Abstracts of the 7th World Congress on Pediatric Critical Care
Background and aims: Vascular leak accompanies systemic inflammation (SIRS) causing hypotension and multiple organ failure.
Aims: We hypothesised that EphA2/ephrin-A1 signalling may be the link between cytokines released during inflammation and the vascular leak due to increased endothelial permeability in SIRS. We tested the effect of blocking EphA2/ephrin-A1 signalling in a mouse model of intestinal ischemia reperfusion injury (gut IR), which displays characteristics of SIRS.
Methods: C57BL/6J mice were administered EphA4-Fc (blocks EphA2-ephrinA1 receptor ligand interaction) 0.5 mg intraperitoneally (i.p.) [n=6] or Fc-control 0.5 mg i.p. [n=6]. Mice were anaesthetised 16 hours later and a CMA20 (100KDa, Global Scientific) microdialysis catheter, inserted in the subcutaneous skin of the back and perfused with electrolyte solution. Mice were subject to 30 minutes of superior mesenteric artery occlusion followed by reperfusion. Sham mice underwent laparotomy only. Total protein was measured in the microdialysate every 30 minutes as a marker of vascular leak. Local ethics approval was obtained.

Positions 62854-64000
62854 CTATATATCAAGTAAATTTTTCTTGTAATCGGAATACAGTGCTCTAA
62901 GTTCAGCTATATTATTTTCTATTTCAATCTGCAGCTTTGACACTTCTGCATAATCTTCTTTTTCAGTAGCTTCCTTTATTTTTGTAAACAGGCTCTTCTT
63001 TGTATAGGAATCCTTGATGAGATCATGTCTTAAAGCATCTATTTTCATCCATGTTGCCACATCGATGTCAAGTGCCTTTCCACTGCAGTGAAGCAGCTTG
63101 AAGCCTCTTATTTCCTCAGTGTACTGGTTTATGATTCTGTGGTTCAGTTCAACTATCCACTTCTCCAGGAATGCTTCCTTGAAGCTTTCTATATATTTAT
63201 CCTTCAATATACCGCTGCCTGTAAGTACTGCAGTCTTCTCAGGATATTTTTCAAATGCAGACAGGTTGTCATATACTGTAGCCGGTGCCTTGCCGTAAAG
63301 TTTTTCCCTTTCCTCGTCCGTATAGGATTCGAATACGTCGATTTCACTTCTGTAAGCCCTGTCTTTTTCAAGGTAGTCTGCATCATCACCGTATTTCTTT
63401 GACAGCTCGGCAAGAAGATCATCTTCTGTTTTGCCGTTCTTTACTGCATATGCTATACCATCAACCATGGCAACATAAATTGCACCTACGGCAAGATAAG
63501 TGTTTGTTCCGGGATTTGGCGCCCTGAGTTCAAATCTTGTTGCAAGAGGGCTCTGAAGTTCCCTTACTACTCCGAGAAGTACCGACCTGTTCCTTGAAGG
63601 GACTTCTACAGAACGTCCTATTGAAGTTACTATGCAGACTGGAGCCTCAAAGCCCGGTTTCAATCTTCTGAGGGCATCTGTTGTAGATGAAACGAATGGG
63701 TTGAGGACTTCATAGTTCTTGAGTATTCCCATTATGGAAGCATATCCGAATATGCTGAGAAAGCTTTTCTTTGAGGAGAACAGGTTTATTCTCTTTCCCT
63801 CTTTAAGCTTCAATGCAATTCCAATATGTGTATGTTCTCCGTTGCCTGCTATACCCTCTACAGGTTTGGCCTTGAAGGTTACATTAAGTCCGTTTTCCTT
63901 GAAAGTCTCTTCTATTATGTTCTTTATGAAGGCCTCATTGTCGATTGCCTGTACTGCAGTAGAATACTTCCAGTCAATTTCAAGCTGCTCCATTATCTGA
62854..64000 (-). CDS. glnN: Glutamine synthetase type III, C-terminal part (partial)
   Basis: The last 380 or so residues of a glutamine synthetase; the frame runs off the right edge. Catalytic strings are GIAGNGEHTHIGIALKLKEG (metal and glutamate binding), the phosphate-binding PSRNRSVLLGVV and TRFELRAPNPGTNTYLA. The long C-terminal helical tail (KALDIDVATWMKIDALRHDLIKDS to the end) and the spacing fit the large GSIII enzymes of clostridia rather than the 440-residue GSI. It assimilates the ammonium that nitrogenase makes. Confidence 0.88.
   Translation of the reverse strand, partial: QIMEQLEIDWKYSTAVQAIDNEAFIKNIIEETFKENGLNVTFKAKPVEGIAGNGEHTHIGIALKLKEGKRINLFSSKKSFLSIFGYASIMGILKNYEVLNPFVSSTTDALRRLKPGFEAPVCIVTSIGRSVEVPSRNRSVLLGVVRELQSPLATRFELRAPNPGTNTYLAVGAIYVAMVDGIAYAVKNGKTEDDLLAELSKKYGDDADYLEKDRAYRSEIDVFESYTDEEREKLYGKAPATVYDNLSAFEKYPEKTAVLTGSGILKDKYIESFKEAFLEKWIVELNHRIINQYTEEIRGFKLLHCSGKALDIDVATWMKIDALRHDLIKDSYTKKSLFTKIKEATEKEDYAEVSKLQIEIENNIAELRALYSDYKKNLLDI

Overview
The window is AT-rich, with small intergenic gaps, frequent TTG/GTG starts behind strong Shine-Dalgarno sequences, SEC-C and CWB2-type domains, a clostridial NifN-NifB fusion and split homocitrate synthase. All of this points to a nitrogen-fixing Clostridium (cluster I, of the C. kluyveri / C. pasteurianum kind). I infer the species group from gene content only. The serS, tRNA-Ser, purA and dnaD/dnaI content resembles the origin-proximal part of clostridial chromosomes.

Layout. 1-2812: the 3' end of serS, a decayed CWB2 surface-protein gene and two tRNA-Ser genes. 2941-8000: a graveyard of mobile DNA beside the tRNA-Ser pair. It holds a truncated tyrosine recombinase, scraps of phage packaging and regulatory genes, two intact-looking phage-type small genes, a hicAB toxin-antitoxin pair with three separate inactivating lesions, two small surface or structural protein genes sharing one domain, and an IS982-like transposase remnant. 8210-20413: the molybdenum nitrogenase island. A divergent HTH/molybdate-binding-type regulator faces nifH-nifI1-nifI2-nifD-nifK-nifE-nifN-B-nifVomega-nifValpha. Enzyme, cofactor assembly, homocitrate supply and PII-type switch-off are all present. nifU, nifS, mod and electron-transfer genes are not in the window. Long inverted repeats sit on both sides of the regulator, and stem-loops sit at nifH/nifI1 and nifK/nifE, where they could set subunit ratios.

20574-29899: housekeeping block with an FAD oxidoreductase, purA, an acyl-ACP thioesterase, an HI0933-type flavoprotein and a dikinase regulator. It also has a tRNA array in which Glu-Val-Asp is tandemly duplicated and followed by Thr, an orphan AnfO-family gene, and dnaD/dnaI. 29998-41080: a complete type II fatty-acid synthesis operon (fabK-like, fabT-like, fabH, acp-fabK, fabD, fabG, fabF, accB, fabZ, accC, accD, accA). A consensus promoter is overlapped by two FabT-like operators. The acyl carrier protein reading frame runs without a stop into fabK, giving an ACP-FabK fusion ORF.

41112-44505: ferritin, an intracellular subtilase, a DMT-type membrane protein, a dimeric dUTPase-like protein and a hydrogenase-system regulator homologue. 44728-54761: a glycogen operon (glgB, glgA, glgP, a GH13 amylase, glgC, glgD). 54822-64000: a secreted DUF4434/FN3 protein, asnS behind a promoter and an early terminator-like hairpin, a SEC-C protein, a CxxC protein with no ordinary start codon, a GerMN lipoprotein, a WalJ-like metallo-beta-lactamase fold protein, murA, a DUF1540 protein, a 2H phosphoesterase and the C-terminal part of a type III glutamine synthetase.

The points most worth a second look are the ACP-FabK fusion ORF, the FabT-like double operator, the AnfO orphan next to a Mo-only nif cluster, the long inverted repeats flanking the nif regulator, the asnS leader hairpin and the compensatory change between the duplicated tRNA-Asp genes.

Results: Gut IR induced systemic inflammation caused significant vascular leak measured by dialysate protein accumulation. Significantly, blockade of EphA2-ephrinA1 signalling with EphA4-Fc abolished vascular leak during reperfusion (P<0.05), compared with Fc-control treatment. Furthermore, histopathological injury scores of IR intestines were significantly reduced in EphA4-Fc treated mice.
Conclusions: We have proof-of-concept data that EphA2-ephrinA1 signalling mediates vascular leak in systemic inflammation and have identified a novel therapeutic strategy.